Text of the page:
While the negative behaviors associated with anger can cause issues, the feeling of anger isn’t the problem. The solution for a child in crisis isn’t to “turn off” or “turn on” his anger but to explore and eventually gain an understanding of anger and how it affects him and the people around him.
Family First’s Anger Management for Teens
Our clinical focus weeks help our adolescent clients explore their relationship with an emotion or concept, like anger. An individual’s relationship with an emotion determines essential things—how he understands his own identity, how he understands the world around him, and how he sees himself as part of (or apart from) his environment.
The Anger Week curriculum is stacked with a variety of exercises, both psycho-educational and experiential, that help our clients explore the concept of anger and what feels safe or threatening about accessing and expressing it. In group settings, they get to learn about anger in the context of self-love and non-judgmental acceptance, empathy, and compassion.
The Anger Exchange
One of the exercises we do is somatic mindfulness; we call it “The Anger Exchange.” In pairs, the boys take turns expressing anger. One boy begins with “I feel angry when…” and completes the sentence with something that feels true for him. When he’s finished speaking, his partner, without judgment or comment, thanks him for sharing and expresses his own experience of anger. The boys go back and forth, expressing anger and receiving acceptance, then listening to an experience of anger and offering acceptance.
Throughout this exercise, our clients are guided to consider the thoughts, emotions, and physical sensations they’re experiencing while sharing with their partner. We invite them to think about their experience without judging themselves or trying to change or moderate any part of what they’re feeling—only to notice and be curious about these things.
Once all the boys feel they’ve shared enough, the therapist draws the outline of a body on a whiteboard. Each pair is invited to talk about the different experiences they had during the exercise. Using a colored marker, they illustrate on the body outline where they noticed different emotions and physical sensations during the exchange with their partner.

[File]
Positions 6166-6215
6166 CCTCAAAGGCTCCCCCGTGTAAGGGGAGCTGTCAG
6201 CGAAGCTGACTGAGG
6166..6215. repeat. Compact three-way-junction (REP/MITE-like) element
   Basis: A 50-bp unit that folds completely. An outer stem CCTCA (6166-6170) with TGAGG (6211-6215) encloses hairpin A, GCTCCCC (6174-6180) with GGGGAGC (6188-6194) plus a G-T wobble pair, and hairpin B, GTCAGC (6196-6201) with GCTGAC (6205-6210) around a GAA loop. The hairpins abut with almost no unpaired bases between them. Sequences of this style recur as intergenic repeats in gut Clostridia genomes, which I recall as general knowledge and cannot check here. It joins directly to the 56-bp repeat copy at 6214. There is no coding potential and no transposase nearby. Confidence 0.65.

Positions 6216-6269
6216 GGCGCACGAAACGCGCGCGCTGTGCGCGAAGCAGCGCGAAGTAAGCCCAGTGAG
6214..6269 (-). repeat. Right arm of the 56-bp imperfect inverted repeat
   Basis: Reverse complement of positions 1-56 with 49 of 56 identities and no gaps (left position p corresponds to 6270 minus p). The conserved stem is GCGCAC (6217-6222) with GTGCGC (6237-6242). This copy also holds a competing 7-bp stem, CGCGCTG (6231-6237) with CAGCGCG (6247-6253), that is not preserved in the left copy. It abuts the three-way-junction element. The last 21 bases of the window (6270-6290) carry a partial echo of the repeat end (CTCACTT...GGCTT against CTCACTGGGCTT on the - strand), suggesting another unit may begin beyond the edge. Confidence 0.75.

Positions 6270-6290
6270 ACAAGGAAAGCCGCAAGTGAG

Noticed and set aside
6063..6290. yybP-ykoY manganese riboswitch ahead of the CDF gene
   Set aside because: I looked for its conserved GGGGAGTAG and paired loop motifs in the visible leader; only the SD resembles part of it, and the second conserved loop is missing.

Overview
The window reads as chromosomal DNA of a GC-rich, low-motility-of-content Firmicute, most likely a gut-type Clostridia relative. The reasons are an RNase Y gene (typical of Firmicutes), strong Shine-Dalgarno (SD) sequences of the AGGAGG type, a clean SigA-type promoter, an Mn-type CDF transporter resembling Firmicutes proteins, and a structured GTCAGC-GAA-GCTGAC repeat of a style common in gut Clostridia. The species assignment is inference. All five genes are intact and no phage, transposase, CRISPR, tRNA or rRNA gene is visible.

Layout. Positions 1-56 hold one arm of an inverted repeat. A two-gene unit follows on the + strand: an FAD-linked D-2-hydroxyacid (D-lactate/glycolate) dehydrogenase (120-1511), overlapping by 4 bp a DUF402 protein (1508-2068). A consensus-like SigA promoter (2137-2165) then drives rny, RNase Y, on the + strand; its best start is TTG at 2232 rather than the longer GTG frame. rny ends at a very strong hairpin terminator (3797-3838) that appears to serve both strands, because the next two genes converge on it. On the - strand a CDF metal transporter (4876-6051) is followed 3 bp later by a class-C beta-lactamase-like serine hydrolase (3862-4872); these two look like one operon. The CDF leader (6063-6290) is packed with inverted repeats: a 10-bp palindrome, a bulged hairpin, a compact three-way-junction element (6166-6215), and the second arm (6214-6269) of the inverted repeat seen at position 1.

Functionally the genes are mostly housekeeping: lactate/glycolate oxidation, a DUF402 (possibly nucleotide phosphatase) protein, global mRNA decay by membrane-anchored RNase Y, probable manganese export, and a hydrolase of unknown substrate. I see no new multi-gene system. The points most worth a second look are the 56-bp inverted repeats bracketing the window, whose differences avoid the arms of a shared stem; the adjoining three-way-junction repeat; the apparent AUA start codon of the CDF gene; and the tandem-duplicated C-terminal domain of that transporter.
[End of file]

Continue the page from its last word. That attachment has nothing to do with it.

The purpose of this exercise is to demonstrate that there is no right or wrong way to experience anger—and to promote a greater connection with how they relate to their anger and all that comes with it.
Moving Toward a New Experience of Emotion
Teenagers use shame, self-criticism, and self-judgment to disconnect from themselves and their environment. By holding onto a belief about an emotion such as anger—that it is good or bad, healthy or unhealthy, right or wrong—teens organize their identity around dysfunction. They see themselves as bad, wrong, or unhealthy.
Call Family First to Help Your Son Process Anger
By connecting with adolescent clients through the Anger Week curriculum, Family First staff members teach them how to know themselves through presence and empathy, how to shelve judgment in favor of curiosity, and how to accept that they are emotional beings by seeing all the ways their hearts, minds, and bodies react. We empower our young clients to take ownership of their own healing.
Is your child acting out at home or school? Are they lashing out angrily or withdrawing into themselves? We can help your child explore his thoughts, feelings, and experiences in a safe and non-judgmental space where he can learn how to access and express himself in a more grounded and self-supportive way.